Beauty and the Beast (2017)

Beauty and the Beast (2017)

Directed by Bill Condon

Rating: 5/5

I prefer to go into a movie with zero expectations. I avoid reviews like I avoid responsibilities. No hype, no let down, ya feel? This time was different. This time I got in on the hype. This time I was the hype. When I found out there was going to be a Beauty and the Beast live action remake with my homeslice Emma Watson, I shed a single tear of joy. I was reborn as a Beauty and the Beast detective—googling the cast (it’s so riddled with A-listers it would use my whole word count to rattle them off, soz fam) and religiously watching, and re-watching, those enchanting teaser trailers became my life. And what a good life it was.

So, when I finally did rock up to Reading, I suffered a brief sinking feeling in my puku—what if I’d ruined it for myself? My excitement level was higher than Seth Rogen. I could only be let down, right? WRONG. This film is the epitome of magic and romance. The only comparable feeling could be getting married… to Justin Trudeau. Seriously.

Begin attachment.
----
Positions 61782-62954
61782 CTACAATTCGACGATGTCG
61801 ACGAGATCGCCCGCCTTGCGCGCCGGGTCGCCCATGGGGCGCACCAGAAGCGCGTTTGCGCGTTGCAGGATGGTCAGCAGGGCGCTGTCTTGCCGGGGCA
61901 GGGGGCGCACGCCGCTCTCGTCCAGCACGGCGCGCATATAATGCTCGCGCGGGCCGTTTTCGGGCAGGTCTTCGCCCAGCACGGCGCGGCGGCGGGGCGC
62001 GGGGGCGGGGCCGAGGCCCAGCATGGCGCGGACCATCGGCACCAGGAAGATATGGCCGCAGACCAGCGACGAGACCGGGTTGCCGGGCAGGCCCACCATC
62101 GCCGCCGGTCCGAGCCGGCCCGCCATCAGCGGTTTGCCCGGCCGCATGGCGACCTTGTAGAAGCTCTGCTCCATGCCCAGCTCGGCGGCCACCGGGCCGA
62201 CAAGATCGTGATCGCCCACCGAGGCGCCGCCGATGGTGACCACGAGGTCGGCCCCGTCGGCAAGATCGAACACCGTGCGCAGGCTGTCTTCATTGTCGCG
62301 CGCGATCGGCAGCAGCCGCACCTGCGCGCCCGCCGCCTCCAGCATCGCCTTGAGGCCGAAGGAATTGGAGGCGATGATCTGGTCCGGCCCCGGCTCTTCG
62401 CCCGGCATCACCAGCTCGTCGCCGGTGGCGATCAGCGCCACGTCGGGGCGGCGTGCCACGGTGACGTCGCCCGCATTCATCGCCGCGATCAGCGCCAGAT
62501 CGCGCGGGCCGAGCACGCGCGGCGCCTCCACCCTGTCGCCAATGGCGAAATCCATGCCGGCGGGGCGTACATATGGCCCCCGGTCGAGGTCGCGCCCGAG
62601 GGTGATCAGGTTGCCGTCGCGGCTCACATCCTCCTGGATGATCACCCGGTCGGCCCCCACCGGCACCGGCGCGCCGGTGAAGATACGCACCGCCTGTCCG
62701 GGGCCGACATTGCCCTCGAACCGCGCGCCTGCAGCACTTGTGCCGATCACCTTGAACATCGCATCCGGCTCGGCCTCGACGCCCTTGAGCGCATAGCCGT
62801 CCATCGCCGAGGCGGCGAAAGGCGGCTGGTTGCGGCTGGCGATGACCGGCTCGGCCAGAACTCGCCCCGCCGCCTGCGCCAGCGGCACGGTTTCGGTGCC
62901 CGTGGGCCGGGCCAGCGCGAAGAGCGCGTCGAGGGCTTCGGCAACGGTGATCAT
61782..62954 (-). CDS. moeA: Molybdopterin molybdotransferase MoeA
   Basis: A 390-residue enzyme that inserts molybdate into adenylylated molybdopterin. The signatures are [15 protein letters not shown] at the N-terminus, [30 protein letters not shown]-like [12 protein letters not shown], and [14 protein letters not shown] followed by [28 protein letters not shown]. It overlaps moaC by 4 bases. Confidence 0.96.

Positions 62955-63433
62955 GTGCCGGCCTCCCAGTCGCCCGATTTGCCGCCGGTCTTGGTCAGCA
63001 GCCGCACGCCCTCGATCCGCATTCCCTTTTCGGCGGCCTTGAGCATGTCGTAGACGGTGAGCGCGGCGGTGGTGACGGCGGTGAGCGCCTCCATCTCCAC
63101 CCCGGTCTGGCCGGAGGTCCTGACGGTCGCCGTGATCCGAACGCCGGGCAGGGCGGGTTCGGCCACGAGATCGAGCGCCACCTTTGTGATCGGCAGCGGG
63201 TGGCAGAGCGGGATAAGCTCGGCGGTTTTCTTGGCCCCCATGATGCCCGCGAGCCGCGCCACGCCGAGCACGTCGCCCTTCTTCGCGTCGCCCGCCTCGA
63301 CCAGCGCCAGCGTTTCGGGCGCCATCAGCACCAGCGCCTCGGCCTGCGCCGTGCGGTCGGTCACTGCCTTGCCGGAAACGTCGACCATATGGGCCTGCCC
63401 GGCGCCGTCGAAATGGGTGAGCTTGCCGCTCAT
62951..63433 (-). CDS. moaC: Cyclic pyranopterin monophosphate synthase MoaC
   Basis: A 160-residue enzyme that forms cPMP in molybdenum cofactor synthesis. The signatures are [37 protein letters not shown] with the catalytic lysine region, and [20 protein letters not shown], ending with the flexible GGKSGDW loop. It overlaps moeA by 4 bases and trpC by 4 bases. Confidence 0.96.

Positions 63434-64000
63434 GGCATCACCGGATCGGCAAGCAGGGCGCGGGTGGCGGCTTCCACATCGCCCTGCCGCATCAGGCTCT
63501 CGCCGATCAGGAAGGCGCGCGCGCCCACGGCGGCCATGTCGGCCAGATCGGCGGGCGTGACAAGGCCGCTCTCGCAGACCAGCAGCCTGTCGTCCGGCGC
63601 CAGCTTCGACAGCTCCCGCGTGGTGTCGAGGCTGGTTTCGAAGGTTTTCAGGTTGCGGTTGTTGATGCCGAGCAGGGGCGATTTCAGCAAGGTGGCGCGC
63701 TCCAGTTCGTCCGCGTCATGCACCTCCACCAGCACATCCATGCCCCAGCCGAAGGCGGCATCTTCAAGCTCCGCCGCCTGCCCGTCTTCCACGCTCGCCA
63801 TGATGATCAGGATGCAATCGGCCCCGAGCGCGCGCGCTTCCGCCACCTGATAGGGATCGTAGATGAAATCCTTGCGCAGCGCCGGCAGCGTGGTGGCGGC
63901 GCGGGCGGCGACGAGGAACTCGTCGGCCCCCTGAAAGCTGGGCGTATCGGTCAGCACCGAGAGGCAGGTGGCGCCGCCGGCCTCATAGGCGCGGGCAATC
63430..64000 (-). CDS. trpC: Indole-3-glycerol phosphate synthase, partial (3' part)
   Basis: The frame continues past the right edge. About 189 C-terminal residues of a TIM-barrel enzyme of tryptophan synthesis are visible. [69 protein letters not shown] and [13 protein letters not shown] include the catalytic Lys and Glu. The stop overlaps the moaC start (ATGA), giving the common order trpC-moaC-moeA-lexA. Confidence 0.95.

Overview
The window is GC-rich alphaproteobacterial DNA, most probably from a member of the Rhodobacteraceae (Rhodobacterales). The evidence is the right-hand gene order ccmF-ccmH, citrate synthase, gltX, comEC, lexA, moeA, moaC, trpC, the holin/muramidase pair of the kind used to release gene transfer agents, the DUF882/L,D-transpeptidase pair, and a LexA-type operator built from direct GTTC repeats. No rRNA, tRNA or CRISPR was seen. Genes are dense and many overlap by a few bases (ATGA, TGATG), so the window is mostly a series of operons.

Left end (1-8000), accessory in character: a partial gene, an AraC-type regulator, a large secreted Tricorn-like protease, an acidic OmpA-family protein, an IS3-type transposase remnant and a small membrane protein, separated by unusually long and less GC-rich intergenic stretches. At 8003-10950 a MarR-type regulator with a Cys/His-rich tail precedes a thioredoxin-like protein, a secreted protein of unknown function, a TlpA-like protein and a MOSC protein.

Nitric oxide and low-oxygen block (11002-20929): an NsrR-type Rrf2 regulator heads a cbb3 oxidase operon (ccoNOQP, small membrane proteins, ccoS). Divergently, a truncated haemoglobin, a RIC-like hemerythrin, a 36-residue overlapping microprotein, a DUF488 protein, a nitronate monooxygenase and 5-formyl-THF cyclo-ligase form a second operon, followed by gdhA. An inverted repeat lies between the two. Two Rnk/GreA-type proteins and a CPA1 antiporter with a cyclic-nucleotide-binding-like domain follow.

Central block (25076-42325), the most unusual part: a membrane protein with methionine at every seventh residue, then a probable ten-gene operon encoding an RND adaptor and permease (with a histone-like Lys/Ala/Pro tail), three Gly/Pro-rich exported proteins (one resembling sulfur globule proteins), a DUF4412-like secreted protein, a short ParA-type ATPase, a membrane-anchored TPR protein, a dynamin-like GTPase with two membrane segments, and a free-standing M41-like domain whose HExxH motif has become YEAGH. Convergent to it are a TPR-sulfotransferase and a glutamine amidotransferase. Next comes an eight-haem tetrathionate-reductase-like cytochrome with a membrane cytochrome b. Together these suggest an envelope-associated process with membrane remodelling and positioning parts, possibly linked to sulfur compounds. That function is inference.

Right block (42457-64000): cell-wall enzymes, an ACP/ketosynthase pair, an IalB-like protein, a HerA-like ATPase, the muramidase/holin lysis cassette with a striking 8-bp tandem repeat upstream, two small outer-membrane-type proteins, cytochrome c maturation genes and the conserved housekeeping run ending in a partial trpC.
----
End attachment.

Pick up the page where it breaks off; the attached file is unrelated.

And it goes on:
We meet the power female lead—bookish Belle, a small-town girl living in a lonely world. During a musical tour around her adorable little French village, we find she is creative, kind, and clever. And, for any concerned, Emma Watson can sing. What can’t this girl do? Next up is poncey prince “Beast”. Accustomed to a lavish lifestyle and feelings of entitlement—Beast is cursed to look as hideous as he is inside. His friends didn’t escape the curse either, becoming adorable pieces of singing furniture. 

Our two eponymous heroes meet when Beast has the overreaction of the century, imprisoning Belle when her father attempts to take a rose. With Belle, Beast learns compassion and empathy. And while Belle’s seedy, self-absorbed admirer Gaston decides to rescue her with her father, Belle demonstrates she doesn’t need saving. 

And that’s just it: Belle’s true freedom comes from maintaining her inner freedom while trapped in Beast’s palace and she, in doing so, frees him from the prejudices of his privileged upbringing.

This article first appeared in Issue 9, 2017.
Posted 12:27pm Sunday 30th April 2017 by Florence Dean.